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Web Accessibility Affects Surfers

Make web surfing an accessible experience.

ocean wave

Do you spend your spare time at the beach surfing the waves until the sun sets? Maybe you prefer to watch the surfers as you enjoy basking in the sun. Maybe the beach isn’t your “thing” and after a hard days work, you prefer to channel-surf to clear your mind. We all do some type of surfing. In reality, there is a good chance that we spend more time surfing the web than we do surfing anything else. This is where web accessibility strongly affects surfers—web surfers (in other words, all of us).

We keep hearing our websites and documents need to be accessible. We are told users with disabilities will benefit from an accessible website and that it’s a violation of civil rights laws not to give equal access to every individual, but how do we do it? We recently met with some of our friends at the Southern Association for the Visually Impaired (SAAVI). In the video below, SAAVI staff members Jeremy and Shannon share their thoughts about how many of us are affected by website accessibility. 

Of course, the examples SAAVI provides are just a few of the ways an accessible (or inaccessible) website affects website users. To see someone actually be affected by web accessibility, check out the video below. The University of California, San Francisco shared an example of a blind user surfing the web. You will see how adding elements to a web page will either completely confuse someone such as a blind user or if added accessibly, will give them the same experience as a sighted user. 

Keyboard Accessibility

Although blind users may be the most common disabled user referred to when talking about website accessibility, there are many other types of disabilities affected by website accessibility. For example, someone with multiple sclerosis or Parkinson’s disease may have limited or no ability to use a mouse. If your website is not keyboard accessible, finding what they need will be difficult if not impossible. And did you know that accessibility features such as keyboard navigation affect more than just disabled users?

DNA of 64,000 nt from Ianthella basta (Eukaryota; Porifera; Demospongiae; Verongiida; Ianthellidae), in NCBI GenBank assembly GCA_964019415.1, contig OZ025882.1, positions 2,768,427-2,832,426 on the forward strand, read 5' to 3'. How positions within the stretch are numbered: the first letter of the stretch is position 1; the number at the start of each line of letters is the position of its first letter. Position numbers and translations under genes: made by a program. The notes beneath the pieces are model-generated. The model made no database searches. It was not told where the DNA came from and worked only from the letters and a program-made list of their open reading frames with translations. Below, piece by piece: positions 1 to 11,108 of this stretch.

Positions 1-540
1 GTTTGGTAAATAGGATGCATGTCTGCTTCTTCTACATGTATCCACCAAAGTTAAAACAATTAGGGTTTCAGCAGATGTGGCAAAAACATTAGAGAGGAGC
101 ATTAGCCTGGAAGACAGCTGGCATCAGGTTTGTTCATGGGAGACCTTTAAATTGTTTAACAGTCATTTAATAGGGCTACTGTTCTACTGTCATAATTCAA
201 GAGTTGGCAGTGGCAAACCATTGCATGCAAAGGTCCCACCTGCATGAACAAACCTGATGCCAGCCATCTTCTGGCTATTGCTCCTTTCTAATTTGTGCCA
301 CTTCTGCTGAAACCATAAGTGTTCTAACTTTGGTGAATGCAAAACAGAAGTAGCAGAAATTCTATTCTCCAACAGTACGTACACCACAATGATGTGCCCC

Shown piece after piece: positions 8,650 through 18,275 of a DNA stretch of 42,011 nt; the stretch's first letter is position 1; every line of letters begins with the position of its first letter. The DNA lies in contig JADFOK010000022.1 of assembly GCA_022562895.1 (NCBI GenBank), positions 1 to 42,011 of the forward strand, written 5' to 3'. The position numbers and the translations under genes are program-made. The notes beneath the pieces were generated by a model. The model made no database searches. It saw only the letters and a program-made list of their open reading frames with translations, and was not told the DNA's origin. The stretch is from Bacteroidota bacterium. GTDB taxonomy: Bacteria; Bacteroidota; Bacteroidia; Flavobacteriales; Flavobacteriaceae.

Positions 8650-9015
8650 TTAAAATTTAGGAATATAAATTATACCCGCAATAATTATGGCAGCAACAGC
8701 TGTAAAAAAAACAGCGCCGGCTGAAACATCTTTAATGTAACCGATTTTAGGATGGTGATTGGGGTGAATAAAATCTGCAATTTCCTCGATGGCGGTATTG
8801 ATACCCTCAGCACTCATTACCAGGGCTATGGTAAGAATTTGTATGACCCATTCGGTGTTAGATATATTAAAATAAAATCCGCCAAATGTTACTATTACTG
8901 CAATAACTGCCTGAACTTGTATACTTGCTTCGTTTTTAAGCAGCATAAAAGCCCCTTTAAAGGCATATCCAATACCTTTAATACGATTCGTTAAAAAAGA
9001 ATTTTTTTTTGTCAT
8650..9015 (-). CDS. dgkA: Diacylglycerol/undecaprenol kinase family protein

Have you ever tried to view a website on your mobile device but were not able to tap the button on the link you were attempting to access? You may have tried to zoom in on the link only to find that the page wouldn’t actually zoom in enough for you to click the link. This would be a total wipe out. Zooming in to make the button accessible is actually an accessibility requirement. An inaccessible website affects many disabled users as well as a wide variety of others. 

Color Contrast

Color is another accessibility feature of a website that affects many users. I have a cousin who goes by the nickname of Red. Red obtained his nickname because of his red hair. Ironically, Red is color blind, so he can’t actually see the color red. Red told me how confused he gets when he comes across a horizontal traffic light.

Normally, when Red is driving, he knows if the top light is lit, he needs to stop and if the bottom light is lit, he may proceed. As you can imagine, a rare encounter with a horizontal traffic light makes for quite a nervous ride for both Red and the other drivers at the intersection.

Now let’s imagine Red is visiting a website and trying to win an all-expense paid trip to the beautiful island of Maui where he can avoid traffic lights and spend his time surfing waves instead. All he has to do to win this much-needed vacation is to select the red button. Here are the buttons Red sees to choose from:

two gold buttons

If you are not color blind, the buttons look like these below:

one red button and one green button

How unfortunate is it for Red when he selects the button on the right! This may be an extreme example; however, the same concept applies when we use color on our website or in a document.

Video Subtitles

Video subtitles is one of the most obvious examples of an accessibility feature required by accessibility guidelines. Subtitles are an amazing feature to have. Whether you are deaf, have kids, or view video content in public places, you have most likely used this feature numerous times. For a deaf person, it’s the only way to view video content. For a parent, it’s extremely convenient when your children are busy giggling (no one wants to make happiness be quiet, right?). For college students trying to watch an instructional video in the library, it shows respect for others who are trying to cram for their exam that starts in 10 minutes. Oh, and be sure those subtitles are accurate! Don’t just rely on automated captioning. We wouldn’t want that student failing his class because the subtitle said the answer was x but the audio said the answer was y. 

Can all of your users access everything on your website? Are your colors hindering their ability to navigate your web pages effectively? Is everything accessible using only a keyboard? Do your videos include subtitles or transcripts? If you answered no or I don’t know to any of these questions, you need to call School Webmasters right away! 

Be sure your website is like a party wave that allows all users an opportunity to hang ten.